Louisville’s bread and butter defensively is a 2-3 zone, but it is one of the more unique 2-3 zones in the country.
When dealing with a typical 2-3 zone, each defender is worried about defending their area. The guards at the top have the responsibility of preventing penetration by the point guard while making the pass to the high post as difficult as possible. If the ball is thrown to the wing, the bottom defender on that side is tasked with stepping out to prevent an open look until the guard at the top of the zone is able to get over and push him back to the baseline. When a player has the ball in the corner, it is the responsibility of the bottom defender in the zone to matchup with him while the center’s responsibility is to protect the paint and the rim.
Louisville is different. They run a matchup zone, which can almost be better described as a man-to-man defense in which they switch everything. This possession from the second half of the Michigan State game should give you a good feel for what Louisville wants to do. Ideally, their defense starts in the full court, especially off of made baskets and dead balls, where they will matchup man-to-man:
The goal of the press isn’t necessarily to force turnovers — although, with Peyton Siva and Russ Smith defending in the full court, that often is the by-product — as much as it is designed to take time off the shot clock and make it difficult to get into your offense. Here, you’ll see that they have already taken nine seconds off of the shot clock as Michigan State is just starting to get into their offensive set. It looks more like a man-to-man defense than it does a zone, as the three perimeter players are all match up man-to-man with Chane Behanan helping off of Brandon Wood to prevent the pass into the post:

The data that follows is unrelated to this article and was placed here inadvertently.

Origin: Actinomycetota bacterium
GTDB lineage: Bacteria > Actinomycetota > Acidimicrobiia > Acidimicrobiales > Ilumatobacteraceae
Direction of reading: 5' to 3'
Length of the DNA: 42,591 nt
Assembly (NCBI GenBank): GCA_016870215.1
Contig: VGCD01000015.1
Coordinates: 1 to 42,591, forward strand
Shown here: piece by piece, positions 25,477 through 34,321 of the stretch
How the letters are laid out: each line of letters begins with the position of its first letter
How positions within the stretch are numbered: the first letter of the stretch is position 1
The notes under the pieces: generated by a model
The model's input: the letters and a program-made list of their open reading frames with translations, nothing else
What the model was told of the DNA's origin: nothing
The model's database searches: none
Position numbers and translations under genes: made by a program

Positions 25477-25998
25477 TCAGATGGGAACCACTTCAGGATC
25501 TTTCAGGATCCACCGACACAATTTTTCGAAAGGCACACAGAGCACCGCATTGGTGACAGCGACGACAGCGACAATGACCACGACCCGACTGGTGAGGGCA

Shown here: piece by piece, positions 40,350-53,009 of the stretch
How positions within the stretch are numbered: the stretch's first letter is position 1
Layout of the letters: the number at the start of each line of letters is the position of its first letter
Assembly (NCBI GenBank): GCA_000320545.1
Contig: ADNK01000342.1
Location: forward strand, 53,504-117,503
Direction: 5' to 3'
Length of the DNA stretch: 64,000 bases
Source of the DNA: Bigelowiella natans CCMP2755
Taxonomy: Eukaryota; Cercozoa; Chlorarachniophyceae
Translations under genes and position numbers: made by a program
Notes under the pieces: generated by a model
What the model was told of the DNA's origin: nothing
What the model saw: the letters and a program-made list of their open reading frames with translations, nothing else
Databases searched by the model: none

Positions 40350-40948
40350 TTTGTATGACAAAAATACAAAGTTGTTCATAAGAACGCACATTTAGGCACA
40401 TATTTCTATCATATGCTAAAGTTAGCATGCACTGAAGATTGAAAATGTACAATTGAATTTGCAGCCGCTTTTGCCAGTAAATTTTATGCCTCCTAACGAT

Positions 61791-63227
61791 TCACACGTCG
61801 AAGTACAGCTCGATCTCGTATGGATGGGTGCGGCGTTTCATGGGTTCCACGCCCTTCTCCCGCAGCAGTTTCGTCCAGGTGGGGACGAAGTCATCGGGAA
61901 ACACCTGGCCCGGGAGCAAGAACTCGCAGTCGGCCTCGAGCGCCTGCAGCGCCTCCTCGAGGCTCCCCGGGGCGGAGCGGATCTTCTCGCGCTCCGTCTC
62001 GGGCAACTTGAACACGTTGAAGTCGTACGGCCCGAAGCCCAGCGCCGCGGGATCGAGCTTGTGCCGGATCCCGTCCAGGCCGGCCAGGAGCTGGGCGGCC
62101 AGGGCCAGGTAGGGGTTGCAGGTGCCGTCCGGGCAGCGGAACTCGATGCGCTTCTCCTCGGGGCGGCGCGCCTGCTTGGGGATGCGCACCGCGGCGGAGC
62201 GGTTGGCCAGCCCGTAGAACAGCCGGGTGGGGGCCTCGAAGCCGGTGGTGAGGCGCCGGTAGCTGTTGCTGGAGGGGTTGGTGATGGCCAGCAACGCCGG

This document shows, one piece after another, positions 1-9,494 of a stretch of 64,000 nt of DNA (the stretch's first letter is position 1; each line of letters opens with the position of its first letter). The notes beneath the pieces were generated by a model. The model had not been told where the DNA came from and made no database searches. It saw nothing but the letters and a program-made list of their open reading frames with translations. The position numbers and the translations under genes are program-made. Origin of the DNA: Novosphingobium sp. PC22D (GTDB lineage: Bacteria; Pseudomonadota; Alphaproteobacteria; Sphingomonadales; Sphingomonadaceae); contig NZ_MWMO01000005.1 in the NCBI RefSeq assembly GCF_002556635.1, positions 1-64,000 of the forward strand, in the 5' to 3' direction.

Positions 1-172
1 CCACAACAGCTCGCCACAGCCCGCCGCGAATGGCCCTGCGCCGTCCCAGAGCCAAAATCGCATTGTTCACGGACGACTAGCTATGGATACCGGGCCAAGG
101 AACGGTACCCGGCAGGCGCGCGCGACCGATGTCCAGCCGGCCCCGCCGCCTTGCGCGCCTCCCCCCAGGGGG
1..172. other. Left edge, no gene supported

As the ball is swung around the perimeter, you’ll see Kyle Kuric matched up with Austin Thornton of the far side, while Russ Smith is guarding Keith Appling and the back line is matched up with the player in their area:
Wood comes off of a double-screen to the opposite corner, where Chris Smith slides over to pick him up. Dieng matches up with Green, who seals on the block, while Behanan slides over to defend Derrick Nix:
Russ Smith doubles down on Green in the post, while the rest of the Cardinals are more-or-less matching up with the players in their area:
Green kicks the ball back out to Appling, who misses a wide-open look at a three:
That is what you are going to get a lot of against Louisville. There are times where it almost seems like the Cardinals are daring their opponents to shoot, and that is what got Louisville in trouble against Florida. The Gators simply had too many good shooters, and they didn’t miss their open looks.
Dieng’s ability to block shots is key to the way this zone is played. His length makes it very difficult for anyone to score over him in a post-up situation, and he changes a lot of shots when penetrators try to finish over him. That shot-blocking ability was the difference against Florida. When Louisville went man down the stretch against the Gators, they structured their defense so that Behanan would cover whichever big man floated out to the perimeter while Dieng stayed at home to protect the rim.
I expect Louisville to play quite a bit of that 2-3 zone once again in their rematch with Kentucky, but what makes the Cardinals so good defensively is that they can confuse an offense with their ability to run different defensive looks.
But all of those defenses are predicated on two things: the ability of their perimeter defenders to cut off penetration and Dieng’s presence around the rim.
Rob Dauster is the editor of the college basketball website Ballin’ is a Habit. You can find him on twitter @robdauster.